The Roman Catholic Church complains that it has been unfairly characterized as anti-gay. Let's leave that discussion for another time, because a recent incident — involving the firing of a gay teacher at a Catholic school in Pennsylvania — is less about whether the church is anti-gay than whether it has a coherent or consistent position on the subject.
Michael Griffin, a 12-year language teacher at Holy Ghost Preparatory School, said administrators had known about his sexual orientation for years. One attended his civil union ceremony. He showed up with his partner at school functions.
But he was fired after he informed his supervisors that he would be coming to work late one morning because he would be in nearby New Jersey, where he lives and where same-sex marriage was recently legalized, to get a marriage certificate.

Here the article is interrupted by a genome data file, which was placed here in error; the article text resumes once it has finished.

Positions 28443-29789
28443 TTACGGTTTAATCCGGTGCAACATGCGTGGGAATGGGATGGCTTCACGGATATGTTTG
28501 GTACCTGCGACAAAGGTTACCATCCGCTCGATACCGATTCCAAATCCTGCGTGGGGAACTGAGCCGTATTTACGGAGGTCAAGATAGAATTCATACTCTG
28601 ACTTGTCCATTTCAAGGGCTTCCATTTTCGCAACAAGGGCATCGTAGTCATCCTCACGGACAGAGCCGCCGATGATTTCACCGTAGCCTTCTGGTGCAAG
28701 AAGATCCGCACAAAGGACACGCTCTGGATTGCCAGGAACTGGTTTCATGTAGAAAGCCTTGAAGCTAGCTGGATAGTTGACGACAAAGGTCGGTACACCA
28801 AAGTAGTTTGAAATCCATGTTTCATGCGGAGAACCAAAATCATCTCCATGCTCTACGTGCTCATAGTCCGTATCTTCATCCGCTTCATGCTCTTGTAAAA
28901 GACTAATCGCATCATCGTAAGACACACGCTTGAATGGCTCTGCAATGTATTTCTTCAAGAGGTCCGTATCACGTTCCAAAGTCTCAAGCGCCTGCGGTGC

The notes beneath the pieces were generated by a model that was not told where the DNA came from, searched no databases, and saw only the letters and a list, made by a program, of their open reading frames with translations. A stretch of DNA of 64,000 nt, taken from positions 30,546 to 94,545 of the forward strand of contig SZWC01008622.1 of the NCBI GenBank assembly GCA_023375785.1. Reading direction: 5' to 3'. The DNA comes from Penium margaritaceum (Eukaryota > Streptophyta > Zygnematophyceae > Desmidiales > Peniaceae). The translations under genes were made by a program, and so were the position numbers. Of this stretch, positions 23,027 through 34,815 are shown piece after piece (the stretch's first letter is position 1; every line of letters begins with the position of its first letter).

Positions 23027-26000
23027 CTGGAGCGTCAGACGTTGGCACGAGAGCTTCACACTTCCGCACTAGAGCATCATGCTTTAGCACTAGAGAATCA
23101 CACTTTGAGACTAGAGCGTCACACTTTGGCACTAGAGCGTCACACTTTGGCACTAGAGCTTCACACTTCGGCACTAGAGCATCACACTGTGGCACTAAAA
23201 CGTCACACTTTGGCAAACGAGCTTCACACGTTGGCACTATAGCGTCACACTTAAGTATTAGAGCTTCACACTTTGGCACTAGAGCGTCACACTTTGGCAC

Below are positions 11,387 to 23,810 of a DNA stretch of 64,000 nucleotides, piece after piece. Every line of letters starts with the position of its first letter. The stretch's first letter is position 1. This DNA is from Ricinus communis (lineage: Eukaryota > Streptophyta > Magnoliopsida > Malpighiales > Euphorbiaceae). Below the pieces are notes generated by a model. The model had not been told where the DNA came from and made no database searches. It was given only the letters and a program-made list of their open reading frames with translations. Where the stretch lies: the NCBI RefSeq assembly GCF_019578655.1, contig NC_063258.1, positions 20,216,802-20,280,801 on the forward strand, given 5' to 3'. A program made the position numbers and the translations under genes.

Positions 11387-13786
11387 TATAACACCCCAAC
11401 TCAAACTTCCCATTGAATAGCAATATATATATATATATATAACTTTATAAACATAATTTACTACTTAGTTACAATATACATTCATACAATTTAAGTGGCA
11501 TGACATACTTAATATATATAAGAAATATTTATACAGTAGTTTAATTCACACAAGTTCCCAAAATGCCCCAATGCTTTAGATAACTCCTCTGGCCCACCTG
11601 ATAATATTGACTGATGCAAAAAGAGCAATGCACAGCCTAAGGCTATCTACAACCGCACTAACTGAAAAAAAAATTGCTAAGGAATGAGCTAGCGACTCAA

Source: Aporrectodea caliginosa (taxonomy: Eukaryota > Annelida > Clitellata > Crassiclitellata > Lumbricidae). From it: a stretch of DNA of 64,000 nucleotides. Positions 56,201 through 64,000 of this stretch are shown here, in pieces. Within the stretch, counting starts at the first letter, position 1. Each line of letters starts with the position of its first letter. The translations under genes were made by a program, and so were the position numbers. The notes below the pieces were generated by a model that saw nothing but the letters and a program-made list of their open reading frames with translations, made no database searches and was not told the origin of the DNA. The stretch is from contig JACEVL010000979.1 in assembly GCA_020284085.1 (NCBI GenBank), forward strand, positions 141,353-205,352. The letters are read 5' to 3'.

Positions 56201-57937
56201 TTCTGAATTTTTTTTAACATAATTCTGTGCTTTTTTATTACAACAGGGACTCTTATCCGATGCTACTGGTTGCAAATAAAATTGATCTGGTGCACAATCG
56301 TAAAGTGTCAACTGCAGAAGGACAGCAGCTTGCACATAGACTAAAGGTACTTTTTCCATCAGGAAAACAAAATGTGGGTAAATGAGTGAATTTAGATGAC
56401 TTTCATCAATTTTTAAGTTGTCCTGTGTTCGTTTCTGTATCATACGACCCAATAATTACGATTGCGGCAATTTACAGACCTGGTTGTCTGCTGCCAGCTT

A schools spokesman released a statement to the
But if that were true, why wasn't Griffin fired many years ago? Isn't being in a gay relationship against the church's teachings?
Other reports have implied that the breaking point was that Griffin used the school's server to send his message about the marriage license, thus making public what had been acceptably private before. But it's hard to imagine that an email to supervisors explaining a forthcoming lateness to school has somehow broadcast Griffin's sexual orientation to the entire world or even the school. And even if that's true, is the way he violated the church's teachings by being more public about his relationship, rather than having it at all?
The church is, of course, entitled to its beliefs and its teachings, and to require its employees to adhere to those teachings. But in this case, it's unclear exactly which teachings were supposedly violated. The school doesn't really owe the public any explanations — but without some kind of coherent understanding of what happened to this supposedly successful teacher, church leaders have to expect that most people will infer an anti-gay attitude on the church's part.